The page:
The first thing to know is nothing here is done without coffee. If a plumber comes to fix the sink, offer him coffee and expect him to drink two or more cups. Walt says at work every meeting involves several cups regardless of the time of day. The coffee here is very good and very strong. Luckily they put it in very small cups or I would drink myself into a complete caffeine delerium.

The next thing I have learned is that if you are driving “Big Brother” is always watching. They have speed cameras EVERYWHERE: every intersection and every quarter mile on a stretch of highway. There are frequent speed traps where an officer stands on the side of the road and records your picture and speed. He does not need to pull you over. Every time you are recorded speeding, you receive a little purple envelope in the mail announcing that you have been fined 120 euros or more. Parking tickets are 60 euros. You also receive these in the mail. Unfortunately, I am expecting to get a lot of mail….

My next big lesson was Dutch laundry. They have little tiny washing machines here. The inside is about the size of a bread box. Because all of the instructions were in Dutch and once you start a cycle you must wait the 2-3 hours before the cycle completes, my first load of laundry took 12 hours to finish successfully. Last Sunday we were unable to leave the house because all of our clothes were dirty and I could not get the washer to work properly. I have not yet washed sheets. I am living in fear of the time it might take. We may all be sleeping on the couch that night.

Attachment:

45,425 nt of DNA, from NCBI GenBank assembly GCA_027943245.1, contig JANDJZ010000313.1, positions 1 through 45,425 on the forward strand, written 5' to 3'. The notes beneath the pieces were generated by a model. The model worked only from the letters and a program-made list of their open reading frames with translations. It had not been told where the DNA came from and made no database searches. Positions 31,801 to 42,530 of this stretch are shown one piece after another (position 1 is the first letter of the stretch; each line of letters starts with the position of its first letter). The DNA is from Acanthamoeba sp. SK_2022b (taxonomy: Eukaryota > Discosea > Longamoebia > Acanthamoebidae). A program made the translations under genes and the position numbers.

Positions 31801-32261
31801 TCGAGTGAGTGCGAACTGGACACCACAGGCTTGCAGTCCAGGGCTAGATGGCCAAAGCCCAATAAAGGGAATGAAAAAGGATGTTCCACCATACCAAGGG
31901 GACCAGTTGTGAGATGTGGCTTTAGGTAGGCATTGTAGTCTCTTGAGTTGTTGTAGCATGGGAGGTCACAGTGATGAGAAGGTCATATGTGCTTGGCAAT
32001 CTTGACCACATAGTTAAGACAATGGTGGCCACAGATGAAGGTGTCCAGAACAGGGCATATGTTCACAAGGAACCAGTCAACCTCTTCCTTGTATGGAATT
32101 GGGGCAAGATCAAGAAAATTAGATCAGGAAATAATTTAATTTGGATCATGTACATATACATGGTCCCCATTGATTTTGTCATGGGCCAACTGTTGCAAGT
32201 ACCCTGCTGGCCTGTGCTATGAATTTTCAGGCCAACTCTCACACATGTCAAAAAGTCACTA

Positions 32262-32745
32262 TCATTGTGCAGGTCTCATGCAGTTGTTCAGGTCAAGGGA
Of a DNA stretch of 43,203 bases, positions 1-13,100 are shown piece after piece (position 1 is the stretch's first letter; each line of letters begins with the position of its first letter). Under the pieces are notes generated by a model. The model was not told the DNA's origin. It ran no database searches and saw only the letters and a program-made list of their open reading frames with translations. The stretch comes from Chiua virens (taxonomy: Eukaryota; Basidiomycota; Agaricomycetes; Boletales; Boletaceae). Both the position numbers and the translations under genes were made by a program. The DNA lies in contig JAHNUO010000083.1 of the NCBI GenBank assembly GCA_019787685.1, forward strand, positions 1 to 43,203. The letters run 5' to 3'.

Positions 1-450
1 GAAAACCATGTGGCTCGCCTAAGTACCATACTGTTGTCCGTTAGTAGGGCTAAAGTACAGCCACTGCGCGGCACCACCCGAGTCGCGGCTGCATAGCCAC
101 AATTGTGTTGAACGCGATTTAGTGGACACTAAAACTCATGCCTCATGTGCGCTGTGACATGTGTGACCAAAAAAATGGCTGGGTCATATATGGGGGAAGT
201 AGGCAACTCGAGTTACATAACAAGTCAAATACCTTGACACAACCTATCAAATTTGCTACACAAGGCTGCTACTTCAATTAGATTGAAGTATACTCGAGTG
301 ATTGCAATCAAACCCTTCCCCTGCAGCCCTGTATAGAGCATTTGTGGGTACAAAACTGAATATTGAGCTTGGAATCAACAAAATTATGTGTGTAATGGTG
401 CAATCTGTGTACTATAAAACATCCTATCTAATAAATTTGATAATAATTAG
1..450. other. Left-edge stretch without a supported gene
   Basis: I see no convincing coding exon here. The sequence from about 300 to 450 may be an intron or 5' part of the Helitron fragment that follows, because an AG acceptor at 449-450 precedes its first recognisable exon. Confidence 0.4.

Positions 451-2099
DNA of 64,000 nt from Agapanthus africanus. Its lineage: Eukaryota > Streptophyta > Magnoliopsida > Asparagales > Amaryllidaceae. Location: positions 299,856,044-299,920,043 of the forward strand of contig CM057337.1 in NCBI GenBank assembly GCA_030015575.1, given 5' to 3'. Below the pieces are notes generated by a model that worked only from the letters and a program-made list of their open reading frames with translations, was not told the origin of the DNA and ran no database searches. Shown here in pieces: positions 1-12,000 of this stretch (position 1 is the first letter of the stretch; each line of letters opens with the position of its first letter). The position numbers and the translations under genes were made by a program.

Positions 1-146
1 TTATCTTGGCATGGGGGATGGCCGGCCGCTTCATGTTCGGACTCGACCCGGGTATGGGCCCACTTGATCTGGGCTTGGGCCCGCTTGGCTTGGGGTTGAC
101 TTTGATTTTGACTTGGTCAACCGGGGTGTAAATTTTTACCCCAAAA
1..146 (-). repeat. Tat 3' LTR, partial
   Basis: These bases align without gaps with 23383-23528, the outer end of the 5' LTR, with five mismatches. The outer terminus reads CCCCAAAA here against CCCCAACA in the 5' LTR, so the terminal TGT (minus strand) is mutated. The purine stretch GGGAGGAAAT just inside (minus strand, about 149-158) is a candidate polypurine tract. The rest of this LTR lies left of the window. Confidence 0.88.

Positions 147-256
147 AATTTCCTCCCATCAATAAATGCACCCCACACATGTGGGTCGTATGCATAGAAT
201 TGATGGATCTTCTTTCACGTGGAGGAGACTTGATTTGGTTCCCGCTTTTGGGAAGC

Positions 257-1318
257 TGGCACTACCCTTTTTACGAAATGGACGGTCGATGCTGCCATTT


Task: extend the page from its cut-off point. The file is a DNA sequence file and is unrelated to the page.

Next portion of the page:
The food here is wonderful. The produce is garden fresh. The meats and fish also have a fabulous amount of flavor. Junk food is hard to find and expensive. There are no drive-thru restaurants. This put me in a panic at first wondering what to buy for dinner and how to cook it, but things have settled down now. Every ex-pat I meet who uses a bike claims to have lost between 10 and 30 lbs since their arrival.

Oh, get this, national dinner time is 6:30 pm. Everyone everywhere has dinner then. Very strange.

Walt has been my hero this week. He bravely tackles all things written in Dutch. With his laptop under his arm and Google Translate open, he completes all tasks from filling out the bonus card application for the grocery store to relighting the pilot light on the heater. I don’t know what I’d do without him

Walt is off to Malaysia at the end of the month for an 8 day trip and then Sakhalin Island (1000 miles north of Japan) in mid May. Look it up on Google. I think Siberia is more inhabited than this little corner of nowhere. Although there is a town on the island, he will be flying to the far northern part of the island. There is nothing there but a pipe coming out of the ground.